GPS—the Global Positioning System—has become a household term, synonymous with any satellite navigation device in North America. But, particularly for technical users like scientists and surveyors, references to GNSS—the Global Navigation Satellite System—are on the rise. So what’s the difference?
At a basic level, the terms GPS and GNSS refer to the same thing—a system that uses signals from satellites to accurately determine your location on Earth. Similar to the way “Kleenex” is one brand of tissues that is often used as a generic term for all tissues, GPS is one example of GNSS. GPS was the first such system to become available, and as a result it has great name recognition. While the GPS satellite constellation operated by the United States became accessible to the public in 1994, there are now also constellations operated by Russia (GLONASS), the EU (Galileo), and China (BeiDou). All four constellations fall under the umbrella of GNSS.
Each constellation has enough satellites to ensure that at least four are available from any spot on the globe—making a position calculation possible. But because precision increases with the inclusion of more satellites, there is an advantage to utilizing more than one constellation. This has given rise to multi-constellation “GNSS” devices.
One reason that permanent GPS stations are sensitive enough to measure the slow motion of tectonic plates is simply that they are constantly collecting data. Averaging a day’s worth of positions cancels out some of the sources of error that cause variation from datapoint to datapoint. But because a permanent GNSS station receives signals from many more satellites, it can average over many datapoints in a much shorter period of time. That makes it much easier to detect earthquakes in real-time, for example, so stations can contribute to earthquake early warning systems.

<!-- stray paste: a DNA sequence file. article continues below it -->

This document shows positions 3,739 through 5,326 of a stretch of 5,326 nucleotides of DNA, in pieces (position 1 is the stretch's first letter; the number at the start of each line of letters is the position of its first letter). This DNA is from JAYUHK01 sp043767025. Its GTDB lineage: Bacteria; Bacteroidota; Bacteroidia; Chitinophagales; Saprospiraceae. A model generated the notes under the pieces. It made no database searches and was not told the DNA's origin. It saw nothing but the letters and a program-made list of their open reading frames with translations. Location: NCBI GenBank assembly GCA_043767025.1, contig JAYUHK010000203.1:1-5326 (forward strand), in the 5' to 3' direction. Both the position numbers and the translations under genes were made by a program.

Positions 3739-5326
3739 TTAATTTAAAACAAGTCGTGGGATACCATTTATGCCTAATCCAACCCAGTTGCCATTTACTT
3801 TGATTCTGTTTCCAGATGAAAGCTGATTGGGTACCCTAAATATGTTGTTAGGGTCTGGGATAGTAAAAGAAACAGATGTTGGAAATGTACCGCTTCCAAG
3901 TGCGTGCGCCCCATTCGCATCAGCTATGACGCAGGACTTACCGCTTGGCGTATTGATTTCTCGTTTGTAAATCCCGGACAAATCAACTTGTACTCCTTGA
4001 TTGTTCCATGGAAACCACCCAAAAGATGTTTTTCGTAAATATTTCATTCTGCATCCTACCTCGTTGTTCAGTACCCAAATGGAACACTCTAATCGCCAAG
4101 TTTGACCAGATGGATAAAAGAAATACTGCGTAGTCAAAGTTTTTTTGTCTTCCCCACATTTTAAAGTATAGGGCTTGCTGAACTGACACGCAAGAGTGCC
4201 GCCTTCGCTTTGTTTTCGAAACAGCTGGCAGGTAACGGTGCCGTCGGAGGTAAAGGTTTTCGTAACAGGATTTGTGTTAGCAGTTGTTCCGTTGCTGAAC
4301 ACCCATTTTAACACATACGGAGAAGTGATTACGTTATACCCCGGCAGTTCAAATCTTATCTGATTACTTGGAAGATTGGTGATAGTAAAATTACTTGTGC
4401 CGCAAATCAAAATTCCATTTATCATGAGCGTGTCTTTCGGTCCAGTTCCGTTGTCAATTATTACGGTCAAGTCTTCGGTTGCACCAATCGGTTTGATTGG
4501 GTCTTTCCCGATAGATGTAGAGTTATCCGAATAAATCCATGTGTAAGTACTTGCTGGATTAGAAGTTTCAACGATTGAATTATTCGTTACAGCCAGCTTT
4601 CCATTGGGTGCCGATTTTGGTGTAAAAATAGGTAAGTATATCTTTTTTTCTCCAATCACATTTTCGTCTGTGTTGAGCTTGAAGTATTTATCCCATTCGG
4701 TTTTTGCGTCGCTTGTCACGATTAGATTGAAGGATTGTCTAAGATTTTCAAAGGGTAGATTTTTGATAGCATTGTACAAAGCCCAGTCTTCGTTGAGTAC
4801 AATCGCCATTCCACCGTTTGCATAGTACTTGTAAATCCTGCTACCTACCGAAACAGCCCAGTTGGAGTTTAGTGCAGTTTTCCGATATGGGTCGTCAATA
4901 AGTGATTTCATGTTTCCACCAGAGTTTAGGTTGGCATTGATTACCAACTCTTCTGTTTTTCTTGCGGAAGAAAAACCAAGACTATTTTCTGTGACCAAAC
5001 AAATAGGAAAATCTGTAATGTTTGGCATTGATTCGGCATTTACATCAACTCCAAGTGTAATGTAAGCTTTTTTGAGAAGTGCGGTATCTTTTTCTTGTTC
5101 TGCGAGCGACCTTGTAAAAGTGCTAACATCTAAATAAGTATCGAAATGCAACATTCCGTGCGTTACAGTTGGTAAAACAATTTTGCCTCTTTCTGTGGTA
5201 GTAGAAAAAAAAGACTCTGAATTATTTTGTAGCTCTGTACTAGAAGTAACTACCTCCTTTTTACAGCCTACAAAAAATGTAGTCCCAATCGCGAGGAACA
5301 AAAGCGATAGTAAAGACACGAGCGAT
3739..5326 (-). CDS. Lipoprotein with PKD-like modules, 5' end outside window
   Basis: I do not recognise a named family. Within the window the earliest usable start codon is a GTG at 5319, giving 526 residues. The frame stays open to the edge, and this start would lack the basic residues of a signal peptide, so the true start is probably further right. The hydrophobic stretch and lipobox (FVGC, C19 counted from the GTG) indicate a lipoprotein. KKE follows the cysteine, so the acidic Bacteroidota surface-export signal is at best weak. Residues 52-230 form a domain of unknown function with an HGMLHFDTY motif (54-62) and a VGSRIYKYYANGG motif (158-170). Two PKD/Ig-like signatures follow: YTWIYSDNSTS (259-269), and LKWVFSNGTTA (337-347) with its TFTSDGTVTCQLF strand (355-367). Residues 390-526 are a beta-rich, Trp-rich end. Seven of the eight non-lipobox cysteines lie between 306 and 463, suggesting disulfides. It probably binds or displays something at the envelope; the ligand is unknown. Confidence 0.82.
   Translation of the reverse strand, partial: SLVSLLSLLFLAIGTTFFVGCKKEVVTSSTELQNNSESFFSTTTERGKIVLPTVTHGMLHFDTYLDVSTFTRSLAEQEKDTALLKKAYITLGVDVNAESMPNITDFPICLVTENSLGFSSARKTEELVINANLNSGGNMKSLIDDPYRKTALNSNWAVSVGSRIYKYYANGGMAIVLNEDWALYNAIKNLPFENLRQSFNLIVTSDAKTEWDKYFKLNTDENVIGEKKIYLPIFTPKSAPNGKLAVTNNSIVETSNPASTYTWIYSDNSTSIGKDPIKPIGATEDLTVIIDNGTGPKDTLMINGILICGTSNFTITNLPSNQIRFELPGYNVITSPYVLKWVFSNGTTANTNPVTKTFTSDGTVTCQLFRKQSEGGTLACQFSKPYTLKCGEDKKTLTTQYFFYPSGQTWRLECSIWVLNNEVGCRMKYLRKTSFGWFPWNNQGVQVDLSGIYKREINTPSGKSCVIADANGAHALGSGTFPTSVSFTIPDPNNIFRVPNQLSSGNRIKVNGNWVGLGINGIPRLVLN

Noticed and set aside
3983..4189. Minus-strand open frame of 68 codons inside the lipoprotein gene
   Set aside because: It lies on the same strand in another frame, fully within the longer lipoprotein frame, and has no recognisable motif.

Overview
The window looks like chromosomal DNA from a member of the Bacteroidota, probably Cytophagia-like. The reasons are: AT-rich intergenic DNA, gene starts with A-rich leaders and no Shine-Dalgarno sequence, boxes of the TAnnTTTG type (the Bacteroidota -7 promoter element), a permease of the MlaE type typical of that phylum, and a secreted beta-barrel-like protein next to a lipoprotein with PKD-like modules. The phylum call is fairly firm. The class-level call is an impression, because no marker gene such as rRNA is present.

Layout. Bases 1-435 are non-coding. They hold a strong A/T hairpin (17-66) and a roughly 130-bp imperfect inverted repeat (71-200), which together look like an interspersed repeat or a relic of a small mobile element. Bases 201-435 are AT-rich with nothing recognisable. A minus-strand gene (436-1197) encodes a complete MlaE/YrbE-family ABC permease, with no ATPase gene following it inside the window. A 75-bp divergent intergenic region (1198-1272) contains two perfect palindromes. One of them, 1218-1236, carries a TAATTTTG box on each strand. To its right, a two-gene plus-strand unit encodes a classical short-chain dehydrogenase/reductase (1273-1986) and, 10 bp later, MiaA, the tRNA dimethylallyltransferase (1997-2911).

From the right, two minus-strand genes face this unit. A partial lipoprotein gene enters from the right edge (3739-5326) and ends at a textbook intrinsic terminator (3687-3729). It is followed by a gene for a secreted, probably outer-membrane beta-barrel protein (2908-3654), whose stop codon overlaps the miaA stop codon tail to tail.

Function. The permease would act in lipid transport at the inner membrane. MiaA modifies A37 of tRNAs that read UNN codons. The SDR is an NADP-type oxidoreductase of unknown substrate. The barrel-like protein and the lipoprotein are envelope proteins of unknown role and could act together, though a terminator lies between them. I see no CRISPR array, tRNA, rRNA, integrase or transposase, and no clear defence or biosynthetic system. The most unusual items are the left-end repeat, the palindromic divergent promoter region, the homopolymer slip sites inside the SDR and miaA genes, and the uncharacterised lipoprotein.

The benefits of multi-constellation GNSS stations are also particularly clear for reflectometry—the use of signal reflections around a station to measure things like water level or soil moisture. As satellites pass in an arc overhead, it’s their time near the horizon that is useful for reflectometry. The measurement comes from the signal-to-noise-ratio while a significant portion of the signal bounces off the surface around the station before reaching it, and this is greatest when the signal comes in at a low angle. The more satellites that pass over a station, the more opportunities there are to make a reflectometry measurement.
In short, GPS and GNSS refer to the same technology. There is a technical difference between GPS and GNSS devices, though—the satellite constellations they utilize.